Kampot pepper, the world's “champagne of pepper”,  can only be grown in a specific area in specific conditions meeting the strict requirements of the Geographical Indication protection awarded by the European Union. GI status gives global recognition to the unique excellence of Kampot pepper and its inherent connection with its place of origin (its terroir). GI distinguishes Kampot pepper from generic versions of similar pepper. Be alert to the many imitation pepper corns on the market described as “Kampot pepper” which use the title illegally – and be assured that there is a substantial difference in flavour and quality between the real thing and the imitators.

Friend & Burrell distributes the pepper sourced by Kampot Pepper Traders, entirely grown and produced by leading Cambodian farmer Anna Him at Starling Farm. It’s literally the cream of the Kampot crop, every peppercorn being single estate and single harvest preserving the integrity and consistency of the pepper.

Between the sea and the mountains on Cambodia’s south eastern coastline lies the province of Kampot. It’s here that pepper plantations thrive in ideal growing conditions. The ancient red soil, rich in quartz and other minerals, joins with (usually) abundant rainfall and sunshine and producers’ traditional, natural farming methods to nourish the piper nigrum vines producing the world’s most exceptional pepper.

The flavour of the peppercorns is simply outstanding – like a happy little explosion in the mouth – vibrant, distinctly fragrant and full of flavour. Spicy, floral, a little citrus and sweetly herbaceous. The beautiful flavour pleases the mouth for ages and enhances the flavour of companion ingredients.

During the annual harvest (February to May) each bunch on the vine is hand picked and entirely hand processed. From each bunch every individual berry is picked and sorted by hand – green and red. The red is a more mature version of the green berry. The white is from the same berries left longer on the vine and processed differently.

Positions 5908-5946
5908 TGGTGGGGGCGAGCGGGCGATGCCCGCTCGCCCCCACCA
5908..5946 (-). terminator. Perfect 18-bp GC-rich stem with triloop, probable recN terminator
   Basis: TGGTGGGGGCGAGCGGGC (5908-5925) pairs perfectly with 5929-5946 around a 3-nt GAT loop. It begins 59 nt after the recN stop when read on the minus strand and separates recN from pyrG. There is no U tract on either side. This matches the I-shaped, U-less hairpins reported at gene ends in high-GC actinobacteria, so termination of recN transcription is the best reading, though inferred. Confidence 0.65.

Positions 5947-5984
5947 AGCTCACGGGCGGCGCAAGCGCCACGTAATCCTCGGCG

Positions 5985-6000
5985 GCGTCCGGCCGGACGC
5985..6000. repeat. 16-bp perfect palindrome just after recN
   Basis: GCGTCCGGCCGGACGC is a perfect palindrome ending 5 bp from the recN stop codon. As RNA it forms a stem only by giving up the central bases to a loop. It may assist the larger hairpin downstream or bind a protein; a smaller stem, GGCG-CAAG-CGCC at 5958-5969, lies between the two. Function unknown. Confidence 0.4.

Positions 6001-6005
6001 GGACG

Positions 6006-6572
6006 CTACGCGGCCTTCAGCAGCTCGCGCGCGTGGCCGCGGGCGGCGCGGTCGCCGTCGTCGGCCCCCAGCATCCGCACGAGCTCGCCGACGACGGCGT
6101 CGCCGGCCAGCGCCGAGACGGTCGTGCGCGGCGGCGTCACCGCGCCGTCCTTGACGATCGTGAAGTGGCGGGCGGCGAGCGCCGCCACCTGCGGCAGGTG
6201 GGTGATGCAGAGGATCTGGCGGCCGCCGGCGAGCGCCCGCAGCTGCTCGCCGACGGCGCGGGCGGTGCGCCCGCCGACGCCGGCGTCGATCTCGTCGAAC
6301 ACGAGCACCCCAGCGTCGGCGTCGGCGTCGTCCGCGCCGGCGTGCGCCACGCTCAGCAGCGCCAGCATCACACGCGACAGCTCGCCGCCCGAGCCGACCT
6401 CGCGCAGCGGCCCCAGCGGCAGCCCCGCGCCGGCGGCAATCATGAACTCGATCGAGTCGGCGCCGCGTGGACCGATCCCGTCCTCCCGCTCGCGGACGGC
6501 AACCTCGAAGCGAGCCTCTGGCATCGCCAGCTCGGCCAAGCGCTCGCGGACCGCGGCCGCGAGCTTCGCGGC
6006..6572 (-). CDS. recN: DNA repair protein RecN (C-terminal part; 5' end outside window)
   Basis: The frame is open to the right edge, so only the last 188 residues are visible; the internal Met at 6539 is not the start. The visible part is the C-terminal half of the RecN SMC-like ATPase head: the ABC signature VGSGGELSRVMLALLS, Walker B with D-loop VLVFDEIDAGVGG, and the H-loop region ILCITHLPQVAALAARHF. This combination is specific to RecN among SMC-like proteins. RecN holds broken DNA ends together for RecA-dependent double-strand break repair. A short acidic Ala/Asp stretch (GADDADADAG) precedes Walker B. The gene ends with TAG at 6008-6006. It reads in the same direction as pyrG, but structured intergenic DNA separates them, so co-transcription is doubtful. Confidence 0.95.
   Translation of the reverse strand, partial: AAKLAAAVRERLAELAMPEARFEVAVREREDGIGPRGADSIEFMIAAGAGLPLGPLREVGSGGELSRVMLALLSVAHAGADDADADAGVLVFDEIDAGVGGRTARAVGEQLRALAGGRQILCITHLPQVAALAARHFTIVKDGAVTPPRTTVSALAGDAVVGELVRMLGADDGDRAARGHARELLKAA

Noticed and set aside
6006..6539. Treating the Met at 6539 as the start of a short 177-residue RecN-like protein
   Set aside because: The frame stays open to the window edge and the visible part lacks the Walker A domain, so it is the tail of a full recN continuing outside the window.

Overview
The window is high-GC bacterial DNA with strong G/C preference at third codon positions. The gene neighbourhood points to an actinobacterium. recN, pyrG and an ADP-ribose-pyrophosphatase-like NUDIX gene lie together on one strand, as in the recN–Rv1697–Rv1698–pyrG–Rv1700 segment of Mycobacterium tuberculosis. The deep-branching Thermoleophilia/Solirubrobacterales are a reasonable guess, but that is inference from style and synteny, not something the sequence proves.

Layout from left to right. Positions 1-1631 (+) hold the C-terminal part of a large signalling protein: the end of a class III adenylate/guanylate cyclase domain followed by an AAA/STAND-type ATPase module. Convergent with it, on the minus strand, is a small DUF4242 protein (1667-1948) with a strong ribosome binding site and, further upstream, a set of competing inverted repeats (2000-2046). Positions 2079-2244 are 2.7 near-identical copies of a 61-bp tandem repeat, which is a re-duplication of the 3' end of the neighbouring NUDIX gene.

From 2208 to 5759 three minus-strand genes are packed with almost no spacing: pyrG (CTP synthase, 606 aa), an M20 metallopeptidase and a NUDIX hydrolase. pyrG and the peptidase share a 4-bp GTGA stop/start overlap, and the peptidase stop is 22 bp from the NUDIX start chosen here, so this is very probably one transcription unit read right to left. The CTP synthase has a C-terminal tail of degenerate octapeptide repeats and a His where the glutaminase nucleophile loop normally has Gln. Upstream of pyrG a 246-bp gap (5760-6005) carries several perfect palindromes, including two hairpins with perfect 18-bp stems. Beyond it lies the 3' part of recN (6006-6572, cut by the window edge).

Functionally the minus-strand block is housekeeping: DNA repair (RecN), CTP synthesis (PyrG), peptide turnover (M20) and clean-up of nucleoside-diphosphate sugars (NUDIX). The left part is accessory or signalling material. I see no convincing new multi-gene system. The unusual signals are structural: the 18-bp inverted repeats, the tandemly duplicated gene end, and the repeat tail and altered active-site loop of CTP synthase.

The individually picked spicy green pepper berries are transformed into aromatic black pepper corns by a process of simple blanching in clean water, then drying in the Cambodian sun. Blanching then drying the pepper in the sun forms a husk which keeps the spicy compounds and essential oils trapped inside.

The black pepper has a strong and clear aroma. Its flavour obviously depends on how it’s used and can vary from intensely warm and spicy to mildly sweet. Think eucalyptus or mint and real freshness. The riper (red) berries are from the same vine at a more mature stage of ripening. The red has a more subtle heat and spicy kick than the black and is also sweeter. Don’t be fooled – it still bursts with a spicy warmth and sweetness that goes beautifully in most dishes especially desserts. Fantastic with chocolate. White pepper is from berries left longer on the vine but stripped of their husk after being blanched for longer. It has its own beautiful spicy warmth and flavour.

The additional processes and methods involved in producing red and white pepper mean they’re only available in limited quantities each year – typically only a few hundred kilograms.

Each of the chefs and cooks who use our pepper has a favourite colour for their own reasons. Each of the peppers is fantastic to eat with all foods, especially seafood. The pepper lifts the flavour of any meat or poultry, adds a beautiful vibrancy and depth in salads, fruit and vegetable dishes as well as in drinks (smoothies, ginger beer, cocktails and vodka).